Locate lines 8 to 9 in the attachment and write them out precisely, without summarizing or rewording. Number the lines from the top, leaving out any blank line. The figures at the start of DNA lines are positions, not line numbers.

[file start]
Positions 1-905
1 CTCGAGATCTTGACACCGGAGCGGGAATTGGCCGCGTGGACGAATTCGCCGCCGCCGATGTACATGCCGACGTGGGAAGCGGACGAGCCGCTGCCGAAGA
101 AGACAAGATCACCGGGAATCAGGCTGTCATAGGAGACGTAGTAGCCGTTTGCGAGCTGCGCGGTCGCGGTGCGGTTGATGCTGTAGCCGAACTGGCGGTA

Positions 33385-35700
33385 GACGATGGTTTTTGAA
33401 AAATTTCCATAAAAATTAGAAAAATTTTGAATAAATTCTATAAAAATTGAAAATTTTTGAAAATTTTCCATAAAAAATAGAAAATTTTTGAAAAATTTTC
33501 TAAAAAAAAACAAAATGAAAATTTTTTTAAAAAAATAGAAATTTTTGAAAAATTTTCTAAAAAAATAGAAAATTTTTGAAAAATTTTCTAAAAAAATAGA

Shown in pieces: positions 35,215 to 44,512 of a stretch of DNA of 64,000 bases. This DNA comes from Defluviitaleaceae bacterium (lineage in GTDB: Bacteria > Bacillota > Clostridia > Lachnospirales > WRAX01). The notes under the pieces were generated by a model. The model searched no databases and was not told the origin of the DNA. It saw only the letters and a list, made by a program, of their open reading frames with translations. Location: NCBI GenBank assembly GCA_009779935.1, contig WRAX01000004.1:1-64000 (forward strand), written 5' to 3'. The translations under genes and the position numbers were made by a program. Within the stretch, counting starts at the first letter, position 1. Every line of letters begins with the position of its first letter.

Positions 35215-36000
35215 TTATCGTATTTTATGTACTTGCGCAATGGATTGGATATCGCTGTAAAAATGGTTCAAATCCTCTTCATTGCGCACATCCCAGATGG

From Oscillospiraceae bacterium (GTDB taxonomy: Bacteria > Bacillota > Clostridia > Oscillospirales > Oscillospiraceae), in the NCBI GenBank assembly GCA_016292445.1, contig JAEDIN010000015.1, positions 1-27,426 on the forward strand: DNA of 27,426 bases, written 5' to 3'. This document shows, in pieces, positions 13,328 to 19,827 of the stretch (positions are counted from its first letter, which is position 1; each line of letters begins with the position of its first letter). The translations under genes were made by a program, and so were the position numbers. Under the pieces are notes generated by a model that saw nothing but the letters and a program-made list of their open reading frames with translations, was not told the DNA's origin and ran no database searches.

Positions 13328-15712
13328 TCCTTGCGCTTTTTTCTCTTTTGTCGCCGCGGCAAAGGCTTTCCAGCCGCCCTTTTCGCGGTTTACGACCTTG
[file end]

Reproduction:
Shown in pieces: positions 35,215 to 44,512 of a stretch of DNA of 64,000 bases. This DNA comes from Defluviitaleaceae bacterium (lineage in GTDB: Bacteria > Bacillota > Clostridia > Lachnospirales > WRAX01). The notes under the pieces were generated by a model. The model searched no databases and was not told the origin of the DNA. It saw only the letters and a list, made by a program, of their open reading frames with translations. Location: NCBI GenBank assembly GCA_009779935.1, contig WRAX01000004.1:1-64000 (forward strand), written 5' to 3'. The translations under genes and the position numbers were made by a program. Within the stretch, counting starts at the first letter, position 1. Every line of letters begins with the position of its first letter.

Positions 35215-36000